What is your opinion on the outcome of COP 26? Will the climate goals be missed?

Sebastian Kind: I think the climate and energy crisis are still not addressed as “emergencies” (as they should): genuine urgency and a willingness to match words with action and to close the gap between pledges and detailed, short-term plans is still missing. The verdict at the COP26 is that Governments need to do more to address these pressing issues. It is crucial they raise substantially the ambition of their national emission reduction and clean energy targets before the end of 2022, as called for in the Glasgow Climate Pact. It will also be essential to monitor the implementation of all pledges made at COP26.

On the other hand, COP26 made it clearer that financing for traditional coal and fossil fuels energy projects will be harder and harder, with risk-reward balance massively shifting in favour of clean energy going forward. My take is that the energy transition could be vastly accelerated with existing technological, financial and policy solutions. It’s a matter of political willingness and ambition and ability to deliver concrete results by Governments, more than anything else.

Thank you for taking your time!

Sebastian Kind: I also want to thank you and wish a Happy National Day to you and all Romanians! I know from my grandfather how happy Romanians from Transylvania were in 1918 when they managed to unify the country. This year I celebrated the Romanian National Day at the Romanian Embassy in Buenos Aires, together with Ambassador Dan Petre, my family, and many others. Next year I would like to do it together with my kids in Romania, preferably at Alba Iulia.

 

CEO & Chairman

Undersecretary of Renewable Energy of Argentina (2016-2017), and Renewable Energy and Energy Efficiency (2018-2019), Sebastián was responsible for the country’s energy transition toward a cleaner matrix. Sebastián is the architect and primary driver of the innovative RenovAr Program, which has resulted in over US$7.4 billion and 5 GW in clean energy investments since its launch in 2016. Sebastián has 20 years of experience in the energy industry. He is the founding director of the Master of Science in Renewable Energy Program at National Technological University (UTN), and he played an instrumental role working with Argentina’s National Senate as author of the Renewable Energy National Law. He has advised on renewable energy projects for many public and private institutions around the world and has held executive positions in the private sector in Europe and Latin America. In 2017, Sebastián worked with Harvard University in setting up RenovAr as a Case Study due to its outstanding achievements. In 2018, he was appointed as Chair of the Council of the International Renewable Energy Agency (IRENA), and was selected as Fellow of the Eisenhower Foundation (EF) in Philadelphia and as Global Leader of the World Economic Forum (WEF) in Geneva in recognition of his accomplishments and commitment to promoting a more peaceful, prosperous, and just world. In 2019, he received the Clean Energy Award of the Latin American and Caribbean Council on Renewable Energy (LAC- CORE) and the Climate Breakthrough Project Award (an initiative of the Packard Foundation with the support of the Oak, Good Energies, and IKEA foundations), a US$2 million prize for developing Greenmap. Sebastián also received the LIDE award of the year in 2019 in recognition of his contribution to the energy sector. Sebastián holds a degree in mechanical engineering from UTN in Argentina and earned a MSc. in renewable energy from EUREC Agency in Brussels, NTUA in Greece, and University of Zaragoza in Spain. He also holds an Executive Development Diploma from IAE Business School and has participated in various executive programs at Harvard University.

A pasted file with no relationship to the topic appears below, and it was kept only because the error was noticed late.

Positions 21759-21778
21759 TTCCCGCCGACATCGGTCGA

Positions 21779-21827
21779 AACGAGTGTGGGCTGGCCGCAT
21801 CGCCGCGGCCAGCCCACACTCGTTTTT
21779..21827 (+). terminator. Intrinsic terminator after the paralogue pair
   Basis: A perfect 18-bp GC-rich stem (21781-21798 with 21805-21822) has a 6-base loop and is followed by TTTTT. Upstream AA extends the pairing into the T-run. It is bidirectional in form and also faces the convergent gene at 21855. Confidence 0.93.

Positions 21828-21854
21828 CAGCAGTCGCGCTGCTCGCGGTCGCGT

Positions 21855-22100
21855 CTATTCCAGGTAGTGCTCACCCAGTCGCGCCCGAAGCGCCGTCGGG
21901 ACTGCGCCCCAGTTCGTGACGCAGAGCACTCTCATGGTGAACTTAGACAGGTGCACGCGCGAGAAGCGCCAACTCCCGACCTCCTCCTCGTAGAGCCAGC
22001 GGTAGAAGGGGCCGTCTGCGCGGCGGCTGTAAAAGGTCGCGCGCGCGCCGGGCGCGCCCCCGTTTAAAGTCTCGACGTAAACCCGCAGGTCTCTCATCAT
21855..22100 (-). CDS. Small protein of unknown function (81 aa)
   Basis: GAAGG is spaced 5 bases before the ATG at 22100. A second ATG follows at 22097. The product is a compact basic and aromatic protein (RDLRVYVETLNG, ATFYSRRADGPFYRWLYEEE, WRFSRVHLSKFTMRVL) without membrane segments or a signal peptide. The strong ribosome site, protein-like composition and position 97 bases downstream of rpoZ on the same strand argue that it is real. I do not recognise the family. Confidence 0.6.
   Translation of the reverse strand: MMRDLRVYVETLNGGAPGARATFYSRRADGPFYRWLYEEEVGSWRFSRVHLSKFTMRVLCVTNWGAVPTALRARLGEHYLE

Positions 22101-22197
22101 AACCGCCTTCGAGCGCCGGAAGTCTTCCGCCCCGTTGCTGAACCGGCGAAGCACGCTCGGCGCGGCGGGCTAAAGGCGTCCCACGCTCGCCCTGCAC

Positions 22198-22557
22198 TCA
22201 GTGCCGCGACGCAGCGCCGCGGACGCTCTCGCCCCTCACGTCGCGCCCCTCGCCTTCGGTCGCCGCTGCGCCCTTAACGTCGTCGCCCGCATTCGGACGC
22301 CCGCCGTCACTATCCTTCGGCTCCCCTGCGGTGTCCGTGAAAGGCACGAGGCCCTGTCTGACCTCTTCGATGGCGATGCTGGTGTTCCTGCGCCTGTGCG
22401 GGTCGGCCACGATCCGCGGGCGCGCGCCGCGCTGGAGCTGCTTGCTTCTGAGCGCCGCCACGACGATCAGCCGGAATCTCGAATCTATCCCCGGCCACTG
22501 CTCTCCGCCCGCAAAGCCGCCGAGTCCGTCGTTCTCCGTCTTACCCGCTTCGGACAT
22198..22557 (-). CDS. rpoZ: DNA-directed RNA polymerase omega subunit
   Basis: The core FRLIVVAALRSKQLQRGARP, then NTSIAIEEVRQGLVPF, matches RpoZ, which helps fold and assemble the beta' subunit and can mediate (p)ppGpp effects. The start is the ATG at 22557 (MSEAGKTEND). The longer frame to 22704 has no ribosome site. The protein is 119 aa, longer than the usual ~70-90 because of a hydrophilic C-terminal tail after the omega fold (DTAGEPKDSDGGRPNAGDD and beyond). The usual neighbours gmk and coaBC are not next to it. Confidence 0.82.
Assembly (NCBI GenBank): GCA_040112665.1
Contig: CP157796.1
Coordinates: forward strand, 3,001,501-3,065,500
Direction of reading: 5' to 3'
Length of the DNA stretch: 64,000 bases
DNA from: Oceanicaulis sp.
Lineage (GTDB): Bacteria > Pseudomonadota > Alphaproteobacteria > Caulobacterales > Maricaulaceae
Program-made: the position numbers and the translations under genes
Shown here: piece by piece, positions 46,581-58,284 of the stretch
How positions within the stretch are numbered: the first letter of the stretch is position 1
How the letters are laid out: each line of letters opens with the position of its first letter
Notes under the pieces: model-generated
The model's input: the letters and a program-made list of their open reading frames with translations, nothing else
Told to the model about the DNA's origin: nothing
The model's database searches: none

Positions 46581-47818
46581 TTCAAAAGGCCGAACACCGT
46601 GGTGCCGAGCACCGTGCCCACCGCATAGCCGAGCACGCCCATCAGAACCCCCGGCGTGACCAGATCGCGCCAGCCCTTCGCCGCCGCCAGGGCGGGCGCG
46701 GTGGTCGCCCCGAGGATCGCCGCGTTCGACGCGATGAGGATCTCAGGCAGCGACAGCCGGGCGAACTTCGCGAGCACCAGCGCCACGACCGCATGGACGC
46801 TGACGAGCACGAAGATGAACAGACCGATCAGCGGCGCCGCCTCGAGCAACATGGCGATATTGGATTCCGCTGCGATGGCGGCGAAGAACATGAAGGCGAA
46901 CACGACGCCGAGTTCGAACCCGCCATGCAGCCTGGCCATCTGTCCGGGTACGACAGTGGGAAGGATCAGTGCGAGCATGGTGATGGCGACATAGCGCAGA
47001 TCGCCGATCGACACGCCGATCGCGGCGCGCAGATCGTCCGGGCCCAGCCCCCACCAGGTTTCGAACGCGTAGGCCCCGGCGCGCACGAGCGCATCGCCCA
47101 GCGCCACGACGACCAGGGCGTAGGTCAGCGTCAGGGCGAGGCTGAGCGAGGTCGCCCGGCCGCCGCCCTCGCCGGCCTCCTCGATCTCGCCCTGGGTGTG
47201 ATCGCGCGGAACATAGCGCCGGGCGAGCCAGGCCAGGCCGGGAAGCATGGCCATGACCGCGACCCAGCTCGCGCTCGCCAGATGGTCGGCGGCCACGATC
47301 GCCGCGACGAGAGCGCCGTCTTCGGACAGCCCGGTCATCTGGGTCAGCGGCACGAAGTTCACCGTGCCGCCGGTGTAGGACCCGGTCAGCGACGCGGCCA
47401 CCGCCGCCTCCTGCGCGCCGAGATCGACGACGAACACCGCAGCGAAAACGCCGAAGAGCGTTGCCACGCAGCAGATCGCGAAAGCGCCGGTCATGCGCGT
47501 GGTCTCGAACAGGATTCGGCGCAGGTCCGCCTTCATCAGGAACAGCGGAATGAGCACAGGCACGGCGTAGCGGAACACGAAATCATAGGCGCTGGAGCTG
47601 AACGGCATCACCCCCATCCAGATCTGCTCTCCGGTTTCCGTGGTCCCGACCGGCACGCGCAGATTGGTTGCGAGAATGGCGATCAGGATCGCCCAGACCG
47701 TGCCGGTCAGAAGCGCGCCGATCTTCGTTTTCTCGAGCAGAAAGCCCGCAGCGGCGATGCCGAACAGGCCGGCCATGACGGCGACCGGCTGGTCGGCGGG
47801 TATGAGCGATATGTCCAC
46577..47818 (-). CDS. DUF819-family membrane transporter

Sebastian’s grandfather was Romanian.